When the FSA decided not to count packaging as a regulated activity, it forced packagers into making difficult decisions about the structure and future role of their businesses. For some it was a simple decision as they already dealt with and sold to consumers – direct authorisation was the obvious conclusion. However, the majority of packagers operate on a business-to-business basis and so their decision is not as clear-cut.
As a lender that considers packagers as a vital part of its distribution both now and in the future, we were initially concerned about the FSA's decision as it was unclear to us how we should treat those who did not become authorised.
The waters have now become less murky although it is clear that those who opt for pure-packager status outside the FSA regime will find the way they interact and deal with lenders quite different after M-Day.
As a lender, if we deal with a pure packager we are outsourcing the process of packaging a mortgage application to an unregulated company. So, as part of our systems and controls – which we must have in place to comply with FSA regulation – we must ensure we implement measures to check and audit this process. Also, we must satisfy ourselves about the quality of business received and about the general state of the packaging company, which might include its financial status and staff training among other things. This work cannot be done by a sales team so lenders may have to employ teams of compliance officers to conduct audits.
Therefore, pure packagers will have to get used to compliance visits from lenders and face the threat of losing their packager status with lenders if irregularities are found.
Obviously, packagers that decide to be authorised by the FSA will also have to ensure they satisfy its requirements and be prepared for compliance visits. However, the main difference is that the visit will only be from the FSA rather than multiple visits from 10 or 20 lenders, depending on the size of their packaging panel.
It is clear that even though pure packagers are not regulated they will have to adopt many measures similar to those required by the FSA to ensure lenders continue to deal with them after M-Day. In discussions with some of the larger packagers intending to adopt pure packager status, it is apparent that they are ready for this change and we will be working with them to help them manage the changes to our relationship.
Each packager must weigh up the pros and cons of adopting pure packager status or applying to the FSA and decide which is best way forward for their business. At Platform, we will support either decision from our packager partners as we believe both options will be viable in the FSA-regulated environment.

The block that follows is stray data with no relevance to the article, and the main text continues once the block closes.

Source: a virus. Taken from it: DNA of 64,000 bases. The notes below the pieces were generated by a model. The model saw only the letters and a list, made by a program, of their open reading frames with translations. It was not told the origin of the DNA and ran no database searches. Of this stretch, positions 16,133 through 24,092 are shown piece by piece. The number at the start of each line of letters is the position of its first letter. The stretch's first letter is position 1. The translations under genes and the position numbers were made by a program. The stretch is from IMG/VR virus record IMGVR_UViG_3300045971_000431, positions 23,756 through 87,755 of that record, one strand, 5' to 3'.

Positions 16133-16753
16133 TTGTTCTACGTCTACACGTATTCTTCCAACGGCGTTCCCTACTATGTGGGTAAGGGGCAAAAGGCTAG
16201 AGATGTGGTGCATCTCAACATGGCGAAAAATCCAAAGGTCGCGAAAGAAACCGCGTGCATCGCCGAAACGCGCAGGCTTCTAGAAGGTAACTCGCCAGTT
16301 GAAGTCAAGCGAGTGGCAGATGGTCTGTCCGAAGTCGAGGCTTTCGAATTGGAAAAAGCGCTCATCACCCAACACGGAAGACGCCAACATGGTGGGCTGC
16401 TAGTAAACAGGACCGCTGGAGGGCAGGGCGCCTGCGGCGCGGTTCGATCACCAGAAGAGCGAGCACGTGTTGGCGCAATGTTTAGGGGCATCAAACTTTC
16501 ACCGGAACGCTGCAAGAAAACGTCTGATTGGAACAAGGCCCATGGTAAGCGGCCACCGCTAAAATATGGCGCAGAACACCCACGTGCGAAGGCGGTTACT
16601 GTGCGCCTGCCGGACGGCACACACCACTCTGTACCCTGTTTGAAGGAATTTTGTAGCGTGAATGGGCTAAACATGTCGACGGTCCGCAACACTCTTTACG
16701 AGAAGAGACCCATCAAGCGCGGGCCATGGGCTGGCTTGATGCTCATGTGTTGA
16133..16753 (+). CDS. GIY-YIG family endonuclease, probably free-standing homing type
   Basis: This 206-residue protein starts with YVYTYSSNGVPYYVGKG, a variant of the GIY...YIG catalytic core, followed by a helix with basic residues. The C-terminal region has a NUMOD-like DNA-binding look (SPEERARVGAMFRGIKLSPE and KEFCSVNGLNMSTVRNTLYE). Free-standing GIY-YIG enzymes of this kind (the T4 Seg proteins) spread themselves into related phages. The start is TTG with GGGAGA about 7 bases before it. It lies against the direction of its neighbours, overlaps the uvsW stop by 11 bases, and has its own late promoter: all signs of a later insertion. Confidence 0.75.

On the face of it this appears to be a regulation issue but it is really about distribution.
At the moment, lenders, packagers and mortgage intermediaries are all trying to gauge how distribution will work once Mortgage Day has come and gone. Packagers do not have to be FSA authorised as they are not carrying out a regulated activity – so long as they have no contact at all with the consumer and offer nothing that could be interpreted as advice on choice of product.
However, a considerable proportion of packagers are also intermediaries and will have to be FSA authorised either directly or as an appointed representative. For example, SPML's packager base is now around half packager-only and half broker/packagers.
However, in a recent survey of our packagers only just under 10% said they were going to opt for pure packager status so obviously many businesses that we currently regard as packager-only believe that they have some contact with the public and/or influence the choice of product under the stricter terms of the FSA rules.
It has been rumoured that the CML is lobbying for the inclusion of all packager firms into the FSA regime and if this happens matters will be simplified. There is nothing to stop lenders from accepting cases from unregulated pure packagers so long as the business has been introduced by authorised intermediaries. SPML will certainly continue to do business with pure packagers.
Underlying the question is the issue of size and scale. It is quite obvious that there is a lot of consolidation going on and large organisations (including principal/networks and the larger packaging firms) will be increasingly important to lenders as means of bulk distribution.
On the other hand the independence of their DA packager base will be valued by lenders. SPML has been giving its full support to its packagers taking this route.
It would be unrealistic to believe that small packager firms have as good a chance of survival and success after M-Day as do larger organisations with their economies of scale when it comes to compliance duties and record-keeping. Ways for smaller packagers to gain the benefits of large volume turnover could include them forming business partnerships and alliances and seeking strong relationships with lenders.
I do not believe that any lender will yet be willing to say for certain which sort of packager they will deal with after M-Day, or make any firm commitment to all packagers, regardless of size.
We know how fast the mortgage market evolves and the best way to stay on top of it is to be flexible, open-minded, and quick to react to change.
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